@ Newcastle Metro Radio Arena, July 23 2011

In the live music arena, as in life, there are few certainties. Yet during the course of many years circumnavigating the globe again and again the mighty Iron Maiden have managed to craft what must be the near-perfect metal show. 

Very rarely do Bruce Dikinson, Steve Harris and co. suffer from dodgy sound, poor song selection, a lack of focus or dwindling energy. A Maiden show is never anything less than jaw-droppingly entertaining with outrageous stage effects befitting their reputation as genre leaders and multi-million pound earners.

There’s a reason these shows are packed out and reason this band is not about to pack it in anytime soon. Dickinson scoffed at those – ourselves included – who have speculated that the Final Frontier World Tour will be the last of its kind from this incredible band. According to Bruce Maiden will be back. And they’ll be back with a bang, as always.

Maiden even manage to get the support band right nine times out of 10. In young Aussie upstarts Airbourne they delivered one of the best emerging rock n roll acts on the planet in a bid to whip their notoriously tough-to-please diehards into a frenzy.

The O’Keeffe brothers might not appear to be a natural fit for a metal behemoth – more AC/DC than Maiden they do, nevertheless, possess a natural talent for putting smiles on faces and imprinting riffs on brains.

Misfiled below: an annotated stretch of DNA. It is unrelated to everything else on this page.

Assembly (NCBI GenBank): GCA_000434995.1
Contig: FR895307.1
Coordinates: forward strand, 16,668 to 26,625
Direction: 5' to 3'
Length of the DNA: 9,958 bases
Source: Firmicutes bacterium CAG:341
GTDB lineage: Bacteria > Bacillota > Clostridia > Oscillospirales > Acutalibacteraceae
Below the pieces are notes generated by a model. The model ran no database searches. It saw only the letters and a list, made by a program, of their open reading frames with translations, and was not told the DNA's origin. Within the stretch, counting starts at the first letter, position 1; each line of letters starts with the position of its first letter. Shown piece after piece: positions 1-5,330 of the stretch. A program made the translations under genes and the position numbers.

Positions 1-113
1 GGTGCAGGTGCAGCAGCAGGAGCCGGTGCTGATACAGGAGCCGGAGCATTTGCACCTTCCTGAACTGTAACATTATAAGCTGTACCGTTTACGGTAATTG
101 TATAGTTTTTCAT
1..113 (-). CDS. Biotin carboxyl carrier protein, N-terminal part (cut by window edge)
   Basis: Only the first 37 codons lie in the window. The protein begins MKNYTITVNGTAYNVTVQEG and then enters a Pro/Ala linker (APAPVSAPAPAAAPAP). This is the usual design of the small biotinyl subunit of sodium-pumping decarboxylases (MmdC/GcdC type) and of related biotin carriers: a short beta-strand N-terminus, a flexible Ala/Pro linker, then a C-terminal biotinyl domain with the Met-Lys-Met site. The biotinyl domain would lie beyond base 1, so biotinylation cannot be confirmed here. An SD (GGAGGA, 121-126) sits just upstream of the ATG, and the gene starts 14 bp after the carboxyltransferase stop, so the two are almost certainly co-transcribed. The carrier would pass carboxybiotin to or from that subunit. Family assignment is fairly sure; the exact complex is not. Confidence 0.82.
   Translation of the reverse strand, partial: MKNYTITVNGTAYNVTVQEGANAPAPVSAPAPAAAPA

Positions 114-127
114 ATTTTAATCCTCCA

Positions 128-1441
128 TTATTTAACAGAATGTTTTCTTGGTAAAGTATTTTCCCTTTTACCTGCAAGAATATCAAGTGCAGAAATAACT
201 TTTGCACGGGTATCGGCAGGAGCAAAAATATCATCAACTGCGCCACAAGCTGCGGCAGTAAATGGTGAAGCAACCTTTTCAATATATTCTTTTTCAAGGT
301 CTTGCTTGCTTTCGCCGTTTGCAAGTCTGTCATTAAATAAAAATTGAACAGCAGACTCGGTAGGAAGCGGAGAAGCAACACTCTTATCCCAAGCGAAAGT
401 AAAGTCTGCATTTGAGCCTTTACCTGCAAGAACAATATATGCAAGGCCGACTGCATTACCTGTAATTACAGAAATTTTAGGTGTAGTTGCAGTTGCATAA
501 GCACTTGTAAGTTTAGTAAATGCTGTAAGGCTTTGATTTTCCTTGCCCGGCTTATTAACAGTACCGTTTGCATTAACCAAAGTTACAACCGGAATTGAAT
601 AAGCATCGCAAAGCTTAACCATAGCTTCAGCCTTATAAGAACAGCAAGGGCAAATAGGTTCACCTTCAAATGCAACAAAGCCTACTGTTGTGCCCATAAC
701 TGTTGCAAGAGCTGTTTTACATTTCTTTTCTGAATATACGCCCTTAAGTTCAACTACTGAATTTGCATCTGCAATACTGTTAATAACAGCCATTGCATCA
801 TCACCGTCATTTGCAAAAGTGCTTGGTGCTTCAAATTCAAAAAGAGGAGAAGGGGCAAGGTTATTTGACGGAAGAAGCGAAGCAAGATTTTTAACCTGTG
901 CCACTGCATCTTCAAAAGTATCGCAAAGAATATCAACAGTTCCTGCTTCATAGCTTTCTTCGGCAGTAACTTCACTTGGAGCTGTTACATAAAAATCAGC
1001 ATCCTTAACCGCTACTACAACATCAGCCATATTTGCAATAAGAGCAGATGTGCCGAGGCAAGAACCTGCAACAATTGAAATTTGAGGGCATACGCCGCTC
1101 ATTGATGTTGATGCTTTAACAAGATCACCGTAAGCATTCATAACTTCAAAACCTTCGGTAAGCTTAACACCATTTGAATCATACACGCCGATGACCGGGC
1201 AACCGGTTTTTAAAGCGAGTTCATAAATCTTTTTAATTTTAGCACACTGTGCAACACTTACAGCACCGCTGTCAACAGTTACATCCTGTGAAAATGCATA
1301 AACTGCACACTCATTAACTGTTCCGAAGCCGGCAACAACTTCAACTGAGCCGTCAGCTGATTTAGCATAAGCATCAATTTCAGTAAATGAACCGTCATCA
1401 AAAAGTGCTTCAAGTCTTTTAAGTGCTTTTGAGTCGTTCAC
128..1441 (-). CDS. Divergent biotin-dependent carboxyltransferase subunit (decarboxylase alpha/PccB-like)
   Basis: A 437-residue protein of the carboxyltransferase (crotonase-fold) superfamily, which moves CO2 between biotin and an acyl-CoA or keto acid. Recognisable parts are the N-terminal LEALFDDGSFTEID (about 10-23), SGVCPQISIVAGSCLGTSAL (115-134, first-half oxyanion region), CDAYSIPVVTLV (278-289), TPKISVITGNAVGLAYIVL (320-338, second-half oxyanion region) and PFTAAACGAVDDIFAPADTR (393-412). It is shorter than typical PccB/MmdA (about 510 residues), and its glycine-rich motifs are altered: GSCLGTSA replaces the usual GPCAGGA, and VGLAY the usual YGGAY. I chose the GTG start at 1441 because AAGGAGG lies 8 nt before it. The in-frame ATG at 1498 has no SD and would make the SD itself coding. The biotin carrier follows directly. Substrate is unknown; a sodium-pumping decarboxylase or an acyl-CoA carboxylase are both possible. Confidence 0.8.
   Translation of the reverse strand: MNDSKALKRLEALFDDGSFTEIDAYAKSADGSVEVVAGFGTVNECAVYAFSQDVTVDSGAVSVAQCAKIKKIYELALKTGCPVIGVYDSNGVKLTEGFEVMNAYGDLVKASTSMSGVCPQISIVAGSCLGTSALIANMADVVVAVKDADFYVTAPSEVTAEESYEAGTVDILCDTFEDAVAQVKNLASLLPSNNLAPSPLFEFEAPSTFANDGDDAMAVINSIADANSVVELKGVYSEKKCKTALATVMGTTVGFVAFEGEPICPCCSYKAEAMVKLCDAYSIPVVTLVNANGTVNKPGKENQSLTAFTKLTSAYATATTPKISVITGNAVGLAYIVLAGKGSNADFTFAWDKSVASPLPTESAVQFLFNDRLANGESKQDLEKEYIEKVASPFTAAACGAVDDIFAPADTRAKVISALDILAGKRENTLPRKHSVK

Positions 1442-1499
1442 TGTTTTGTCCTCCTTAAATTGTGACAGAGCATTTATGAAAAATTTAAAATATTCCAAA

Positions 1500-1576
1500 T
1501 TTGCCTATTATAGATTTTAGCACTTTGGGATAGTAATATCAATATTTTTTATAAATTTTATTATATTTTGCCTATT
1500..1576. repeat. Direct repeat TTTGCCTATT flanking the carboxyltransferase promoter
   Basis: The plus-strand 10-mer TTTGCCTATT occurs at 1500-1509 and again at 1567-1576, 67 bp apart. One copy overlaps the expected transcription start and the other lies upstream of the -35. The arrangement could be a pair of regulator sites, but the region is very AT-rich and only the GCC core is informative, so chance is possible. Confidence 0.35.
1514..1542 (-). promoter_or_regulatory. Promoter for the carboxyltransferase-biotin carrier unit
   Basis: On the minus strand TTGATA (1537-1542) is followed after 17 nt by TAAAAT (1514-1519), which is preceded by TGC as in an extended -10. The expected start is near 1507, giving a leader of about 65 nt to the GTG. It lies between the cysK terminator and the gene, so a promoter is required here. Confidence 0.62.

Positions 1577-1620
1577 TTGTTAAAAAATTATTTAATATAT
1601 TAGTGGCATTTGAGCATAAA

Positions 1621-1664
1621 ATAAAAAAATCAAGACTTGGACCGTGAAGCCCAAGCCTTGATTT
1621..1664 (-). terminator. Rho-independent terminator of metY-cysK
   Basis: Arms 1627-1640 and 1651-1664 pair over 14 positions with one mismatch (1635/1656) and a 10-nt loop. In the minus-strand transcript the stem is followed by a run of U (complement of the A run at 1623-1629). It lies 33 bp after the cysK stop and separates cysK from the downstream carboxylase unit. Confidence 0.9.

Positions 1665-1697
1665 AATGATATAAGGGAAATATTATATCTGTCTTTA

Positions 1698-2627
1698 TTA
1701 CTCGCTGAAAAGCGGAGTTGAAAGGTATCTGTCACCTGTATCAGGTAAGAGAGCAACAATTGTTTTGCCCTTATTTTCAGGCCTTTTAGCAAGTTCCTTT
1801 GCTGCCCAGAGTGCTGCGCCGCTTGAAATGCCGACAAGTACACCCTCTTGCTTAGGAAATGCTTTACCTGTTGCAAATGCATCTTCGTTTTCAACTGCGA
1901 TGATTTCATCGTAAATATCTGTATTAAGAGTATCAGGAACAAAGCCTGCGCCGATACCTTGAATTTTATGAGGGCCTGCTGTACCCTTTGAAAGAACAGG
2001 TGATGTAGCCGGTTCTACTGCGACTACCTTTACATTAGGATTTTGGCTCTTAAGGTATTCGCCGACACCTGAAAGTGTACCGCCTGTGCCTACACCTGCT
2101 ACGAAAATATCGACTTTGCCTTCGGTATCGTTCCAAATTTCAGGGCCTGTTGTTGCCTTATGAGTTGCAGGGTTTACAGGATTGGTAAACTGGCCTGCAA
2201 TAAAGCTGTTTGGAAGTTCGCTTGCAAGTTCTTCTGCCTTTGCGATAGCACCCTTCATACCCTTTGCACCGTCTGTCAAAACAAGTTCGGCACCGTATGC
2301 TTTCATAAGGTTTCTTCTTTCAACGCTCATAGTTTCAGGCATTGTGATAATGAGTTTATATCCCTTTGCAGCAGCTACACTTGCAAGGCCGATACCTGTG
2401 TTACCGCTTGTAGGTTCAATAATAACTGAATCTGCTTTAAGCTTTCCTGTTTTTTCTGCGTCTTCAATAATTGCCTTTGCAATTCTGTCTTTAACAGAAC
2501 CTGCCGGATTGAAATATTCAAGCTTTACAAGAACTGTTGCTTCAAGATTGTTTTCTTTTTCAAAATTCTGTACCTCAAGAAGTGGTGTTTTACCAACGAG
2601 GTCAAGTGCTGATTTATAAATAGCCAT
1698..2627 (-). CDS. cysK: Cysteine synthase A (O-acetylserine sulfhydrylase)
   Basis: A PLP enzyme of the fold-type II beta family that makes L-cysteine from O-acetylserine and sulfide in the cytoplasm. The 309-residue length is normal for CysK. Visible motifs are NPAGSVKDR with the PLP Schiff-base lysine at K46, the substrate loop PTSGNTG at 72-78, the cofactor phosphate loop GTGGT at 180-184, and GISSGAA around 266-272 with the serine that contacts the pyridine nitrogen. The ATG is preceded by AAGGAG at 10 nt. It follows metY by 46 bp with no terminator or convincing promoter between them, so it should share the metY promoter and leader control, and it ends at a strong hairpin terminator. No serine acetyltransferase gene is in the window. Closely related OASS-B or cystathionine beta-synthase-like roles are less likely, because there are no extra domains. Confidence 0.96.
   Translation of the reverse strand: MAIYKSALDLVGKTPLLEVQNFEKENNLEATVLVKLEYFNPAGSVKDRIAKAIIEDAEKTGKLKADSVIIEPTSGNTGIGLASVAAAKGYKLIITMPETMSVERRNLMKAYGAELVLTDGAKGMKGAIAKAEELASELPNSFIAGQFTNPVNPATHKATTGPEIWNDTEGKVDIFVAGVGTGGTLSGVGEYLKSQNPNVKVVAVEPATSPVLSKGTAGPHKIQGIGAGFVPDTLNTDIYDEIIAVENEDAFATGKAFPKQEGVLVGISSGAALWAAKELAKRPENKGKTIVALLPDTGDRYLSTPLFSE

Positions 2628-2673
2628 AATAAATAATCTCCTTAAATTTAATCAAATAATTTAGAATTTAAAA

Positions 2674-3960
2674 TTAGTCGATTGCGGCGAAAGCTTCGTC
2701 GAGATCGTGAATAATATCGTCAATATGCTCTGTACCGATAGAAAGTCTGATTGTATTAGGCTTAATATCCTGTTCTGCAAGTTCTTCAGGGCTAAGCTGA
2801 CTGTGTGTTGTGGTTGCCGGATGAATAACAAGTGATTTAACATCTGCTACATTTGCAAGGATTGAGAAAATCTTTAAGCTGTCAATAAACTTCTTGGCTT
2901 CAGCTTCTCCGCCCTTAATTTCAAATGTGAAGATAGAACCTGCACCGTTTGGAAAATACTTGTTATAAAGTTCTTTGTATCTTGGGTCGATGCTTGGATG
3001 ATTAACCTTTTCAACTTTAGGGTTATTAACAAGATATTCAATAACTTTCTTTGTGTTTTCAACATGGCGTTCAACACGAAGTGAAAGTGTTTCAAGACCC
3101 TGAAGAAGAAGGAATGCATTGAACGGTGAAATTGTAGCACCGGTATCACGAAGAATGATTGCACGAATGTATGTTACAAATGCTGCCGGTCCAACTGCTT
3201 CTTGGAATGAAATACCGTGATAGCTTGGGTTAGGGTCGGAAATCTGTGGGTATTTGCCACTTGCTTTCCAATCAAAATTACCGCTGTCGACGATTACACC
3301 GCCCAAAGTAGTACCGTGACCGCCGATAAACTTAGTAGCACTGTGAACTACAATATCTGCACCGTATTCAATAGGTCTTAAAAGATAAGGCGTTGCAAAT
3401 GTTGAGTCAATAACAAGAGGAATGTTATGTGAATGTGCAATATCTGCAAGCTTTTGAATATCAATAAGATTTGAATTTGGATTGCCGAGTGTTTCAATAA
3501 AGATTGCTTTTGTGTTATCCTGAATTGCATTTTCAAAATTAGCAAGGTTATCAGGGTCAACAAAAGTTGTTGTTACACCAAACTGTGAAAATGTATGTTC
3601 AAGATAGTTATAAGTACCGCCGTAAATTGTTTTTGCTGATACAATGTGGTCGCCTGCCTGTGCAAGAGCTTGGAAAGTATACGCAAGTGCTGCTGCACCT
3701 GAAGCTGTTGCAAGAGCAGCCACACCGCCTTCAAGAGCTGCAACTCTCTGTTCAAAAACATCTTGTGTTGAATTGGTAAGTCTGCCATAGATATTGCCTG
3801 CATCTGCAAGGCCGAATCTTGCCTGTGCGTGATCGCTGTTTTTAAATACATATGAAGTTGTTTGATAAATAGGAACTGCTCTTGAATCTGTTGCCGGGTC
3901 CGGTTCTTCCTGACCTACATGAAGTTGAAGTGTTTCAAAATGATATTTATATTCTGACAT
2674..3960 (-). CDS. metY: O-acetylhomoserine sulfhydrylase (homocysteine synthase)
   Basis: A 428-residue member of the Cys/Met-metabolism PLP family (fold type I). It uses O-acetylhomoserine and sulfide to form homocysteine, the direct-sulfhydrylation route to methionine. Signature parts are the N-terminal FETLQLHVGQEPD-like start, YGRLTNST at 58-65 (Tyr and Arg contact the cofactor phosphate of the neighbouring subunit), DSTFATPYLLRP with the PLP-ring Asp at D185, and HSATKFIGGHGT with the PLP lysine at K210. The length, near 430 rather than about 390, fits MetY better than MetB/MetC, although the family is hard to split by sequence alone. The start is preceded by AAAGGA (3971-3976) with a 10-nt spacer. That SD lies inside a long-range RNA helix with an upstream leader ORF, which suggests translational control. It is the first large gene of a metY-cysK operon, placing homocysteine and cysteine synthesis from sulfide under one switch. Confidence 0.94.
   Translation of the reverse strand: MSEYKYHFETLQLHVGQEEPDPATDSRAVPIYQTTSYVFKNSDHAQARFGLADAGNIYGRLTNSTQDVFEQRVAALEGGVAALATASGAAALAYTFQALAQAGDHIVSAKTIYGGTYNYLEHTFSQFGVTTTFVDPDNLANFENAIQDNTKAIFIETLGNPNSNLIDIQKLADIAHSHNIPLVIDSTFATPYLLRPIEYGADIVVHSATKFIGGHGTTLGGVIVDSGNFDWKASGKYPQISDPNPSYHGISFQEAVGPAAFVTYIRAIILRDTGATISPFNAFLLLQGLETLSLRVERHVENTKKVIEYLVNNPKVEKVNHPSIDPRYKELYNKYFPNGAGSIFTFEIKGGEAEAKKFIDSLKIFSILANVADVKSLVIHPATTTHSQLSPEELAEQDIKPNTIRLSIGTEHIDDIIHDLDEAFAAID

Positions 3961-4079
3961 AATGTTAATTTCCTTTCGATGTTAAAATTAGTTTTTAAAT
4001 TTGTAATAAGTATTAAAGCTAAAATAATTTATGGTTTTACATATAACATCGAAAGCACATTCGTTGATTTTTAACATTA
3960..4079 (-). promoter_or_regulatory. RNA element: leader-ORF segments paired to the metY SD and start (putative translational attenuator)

Airbourne’s happy-go-lucky, singalong bar room anthems are the antithesis of the headline act’s more absorbing progressive metal epics but maybe that’s a good thing. The Aussie quartet blasted through a set which grabbed the attention without taxing the audience. And that’s exactly what’s required when tunes like The Talisman and When The Wild Wind Blows are looming.

As if to prove that even they have frailties, Maiden actually kicked off their Newcastle show in atypically unconvincing fashion. A muddled sound meant the famous three-pronged axe attack was lost in the mix and the best of the band’s new material suffered as a result.

Normal service had been resumed by the time Dance Of Death rang out around an arena rising as one to salute the NWOBHM pioneers turned global superstars. Another of Maiden’s strengths is that, for all the sales, all the fame and all the experience they’ve never lost a special bond with their most loyal fans and that relationship shone through during a powerful mid-set drive that peaked with the quite brilliant Blood Brothers.

A brace of suitably over the top Eddie incarnations punctuated crowd favourites The Evil That Men Do and Iron Maiden before an encore unrivalled within the metal world.

Any band would kill for the fret melting hat-trick that is The Number Of The Beast, Hallowed Be Thy Name and Running Free. There may be no better finish to any show on this scale, anywhere, ever. And did we mention Maiden will be back?

Simon Rushworth